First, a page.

Palafox has taught courses on the U.S.-Mexico border, Latino/a Immigration in the capitalist World-System, Paradigms in Chicano/a Studies, Racial Inequality in America, and Comparative Social Movements at UC Berkeley, UC Santa Cruz, Stanford University, Mills College, and at the University of San Francisco. He was born in Tijuana, B.C., Mexico and raised in San Diego, CA.
He is associate producer of the critically acclaimed documentary “New World Border” (2001, 28 min). He has published extensively on the militarization of the U.S.-Mexico border (e.g., Social Justice, Z Magazine, Covert Action Quarterly, ColorLines Magazine, Maximum RocknRoll) and other publications.
He was recently an active collective member of AK Press, an anarchist publisher and distributor in Oakland, CA.
Special Guest: Yvonne Bynoe is the founder of the blog SophisticatedWomanandMama.com, a blog focusing on Gen-X/Hip Hop generation working mothers.
Yvonne edited “Who’s Your Mama?”: Unlike other “motherhood” books that focus exclusively on the experiences of affluent, married White women, Who’s Your Mama? The Unsung Voices of Women and Mothers centers on the perspectives of a cross-section of American women who are actively engaged in crafting identities and family structures (including remaining single and/or childless) that speak practically to their personal beliefs, intimate relationships, and socioeconomic realities.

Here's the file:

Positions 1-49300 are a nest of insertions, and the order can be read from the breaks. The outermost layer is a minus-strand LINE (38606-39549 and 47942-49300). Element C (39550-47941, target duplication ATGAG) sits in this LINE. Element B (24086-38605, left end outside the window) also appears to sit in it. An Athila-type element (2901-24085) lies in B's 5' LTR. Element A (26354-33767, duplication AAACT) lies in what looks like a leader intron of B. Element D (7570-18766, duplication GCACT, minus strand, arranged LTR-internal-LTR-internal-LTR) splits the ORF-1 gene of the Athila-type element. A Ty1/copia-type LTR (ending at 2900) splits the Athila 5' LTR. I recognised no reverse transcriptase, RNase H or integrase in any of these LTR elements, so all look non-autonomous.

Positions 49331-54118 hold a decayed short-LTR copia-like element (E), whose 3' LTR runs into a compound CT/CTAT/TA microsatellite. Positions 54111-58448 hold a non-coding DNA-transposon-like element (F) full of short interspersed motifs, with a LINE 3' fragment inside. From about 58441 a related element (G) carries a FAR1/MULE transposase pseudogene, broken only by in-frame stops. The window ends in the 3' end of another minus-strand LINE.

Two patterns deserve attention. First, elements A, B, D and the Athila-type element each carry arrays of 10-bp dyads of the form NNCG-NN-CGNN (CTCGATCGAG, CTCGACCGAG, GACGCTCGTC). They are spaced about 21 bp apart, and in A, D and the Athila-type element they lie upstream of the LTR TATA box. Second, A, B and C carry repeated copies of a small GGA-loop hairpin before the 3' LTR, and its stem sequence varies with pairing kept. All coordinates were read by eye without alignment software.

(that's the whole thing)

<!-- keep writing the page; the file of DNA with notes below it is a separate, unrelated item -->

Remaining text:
Yvonne is the co-founder and former president of the Urban Think Tank, the first Hip Hop generation policy organization, has been acknowledged as an expert on popular culture and politics by news outlets such as the New York Times, New York Daily News, Los Angeles Times. She has been interviewed on CNN, FOX, MSNBC and numerous national and regional radio programs. Yvonne is the author of Stand & Deliver: Political Activism, Leadership and Hip Hop Culture and the Encyclopedia of Rap and Hip Hop Culture. Her writings have been included in several anthologies, including We Got Issues: A Young Woman’s Guide to a Bold, Courageous and Empowered Life, are used in numerous college courses and have appeared in the Chicago Sun Times, Washington Post, Colorlines, The Georgetown Journal of International Affairs, AlterNet.org, the Urban League’s Opportunity magazine and other publications.